And then the system is generating a lot of alternatives. And then you find out, maybe through simulations or just looking at the generated assets “ah, that’s not good”. And then you can really quickly iterate back to what you want and you’re faster.

Jim Anderton:  So, Mike, it sounds like we’re moving from a world in which we have one solution, the answer or the optimized answer to a spectrum of possible solutions to this. So now are we looking at a possibility where there is no one design anymore – now there are 15 or 20 possible designs, all of which will work?

Mike Nicolai: But we already have this, right? I mean if you look at the car – look outside on the street – you have so many different designs. There is not “a” car. There’s an idea of a car, and then there are a lot of instances already running on the streets.

And what the generative engineering approach is now allowing is that in one company you can look at 100 or 1000 or however many designs you want to have and then decide with a larger set of stakeholders “that’s the car we want to bring or the product line which we want to bring”. So, it’s already there, but it makes it a bit more feasible for the engineers to handle.

Jim Anderton:  In typical design or typical engineering teams, it’s quite common to have one member who is the crazy thinker. He’s the creative one who comes up with an idea or a concept which is completely different and sometimes something that seems unacceptable – very frequently it’s simply not cost effective to take that idea and develop it, because the probability of success is perhaps low. The payoff if it works is tremendous – but the risk is too great to proceed. Will this technology change that? Will this be possible now to try the crazy idea?

Mike Nicolai: Yes, that’s basically what we see already. Our customers have tried that. We have this tool. It generates a lot of different designs.

And one of our customers, he generated 3000 different system architectures. And then we have the tool called Discover where you where you look at all of these. You put your preferences in, your likes and dislikes, as you find in Netflix, for example, or as like and dislike buttons found in social media apps; and then at the end the system pops up a ranking of designs and his design was in and he was presenting it to his management and management said that’s good. That’s indeed then the right choice to go.

And we’ll see when it comes to the market. If it comes to the market, I hope so.

Jim Anderton:  Mike, it’s a very common thing in engineering for an individual to train in one discipline but end up working in a completely different discipline. Very frequently I’ve seen individuals who train in electrical engineering who end up designing mechanical systems sometimes the other way around. Will this AI enable technology help individuals make that transition from one discipline to one that perhaps they’re not as trained?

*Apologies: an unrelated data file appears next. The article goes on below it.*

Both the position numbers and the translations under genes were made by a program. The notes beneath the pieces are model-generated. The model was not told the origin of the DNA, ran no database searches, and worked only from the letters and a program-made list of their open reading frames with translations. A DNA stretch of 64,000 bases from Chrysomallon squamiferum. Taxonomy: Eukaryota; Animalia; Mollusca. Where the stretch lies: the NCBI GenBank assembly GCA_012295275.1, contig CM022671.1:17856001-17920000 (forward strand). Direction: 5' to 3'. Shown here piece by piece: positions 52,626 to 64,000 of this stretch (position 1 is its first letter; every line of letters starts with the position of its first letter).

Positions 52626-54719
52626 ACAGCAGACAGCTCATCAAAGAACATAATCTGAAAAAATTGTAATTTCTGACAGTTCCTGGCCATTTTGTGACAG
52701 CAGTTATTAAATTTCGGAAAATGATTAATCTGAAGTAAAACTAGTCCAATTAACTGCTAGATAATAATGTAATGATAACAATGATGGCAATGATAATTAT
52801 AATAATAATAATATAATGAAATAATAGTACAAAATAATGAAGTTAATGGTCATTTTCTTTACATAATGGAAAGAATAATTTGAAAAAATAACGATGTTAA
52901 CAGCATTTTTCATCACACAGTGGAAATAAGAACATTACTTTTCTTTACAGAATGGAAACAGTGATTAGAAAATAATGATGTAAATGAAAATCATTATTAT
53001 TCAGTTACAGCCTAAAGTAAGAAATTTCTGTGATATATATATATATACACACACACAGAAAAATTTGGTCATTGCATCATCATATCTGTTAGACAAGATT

Mike Nicolai: Well, if you train in one thing, let it be mechanical engineering or electrical engineering. I mean you learn the basics and so I think this will stay hard because you really need to go a deep and so forth. But what we see multiphysics simulations is that you anyhow have to build up this system. And you will simulate it. I mean, it’s already relatively easy to build up a thermal system as a mechanical engineer – put some vehicle dynamics in and some batteries and simulate it without really understanding 100% the solution of the thermal system, you don’t write the solver anymore, I mean you can do that.

But basic understanding is always good.

Jim Anderton:  Mike in in the early days of automation or the engineering design development process, a criticism was that an electrical engineer would say “I wish to design a power supply. I don’t want to become a coder. I don’t want to spend time learning how to use the tools; I want to use the tools to get to my end product”. Are these low code/no code solutions, are we talking about a world where this will liberate the engineer to do their core purpose, or will they have to go down that road of thinking about how I work with the tool rather than just using it?

Mike Nicolai: No, I mean my role in product management is really thinking about who are the users of our tools and then make it as easy as possible to use the tools.

I mean, we’re also using their AI. We need to support them. I mean, if you create your model and I mean it’s a system model and model-based systems engineering mode, so, you have a component, you have your systems, you have assets connected to certain components, you have connection. And what you can see in studio, for example, you can press on the component on the sketch, on the on the textual representation, and then we have a helping system which is directly popping out so you can do this, or you can do that.

It’s an inspector which is really supporting you, so you don’t have to look up the documentation. Or it’s also recommending that maybe you want to have look at this example and so forth. These are the little things which we have to bring from product management to really support our users, because it’s not about coding. It’s creating a design. That’s where I want to go with my tools.

Jim Anderton:  Mike, in the beginning of CAD/CAM systems they were machine-centric, and it required very powerful, very expensive workstations. And now we’re moving toward a cloud-based model where a relatively simple laptop or even a handheld device can be the tool which the designer uses. Tell me about cloud connectivity, is it necessary for using products like yours, and if so, what advantage does it bring?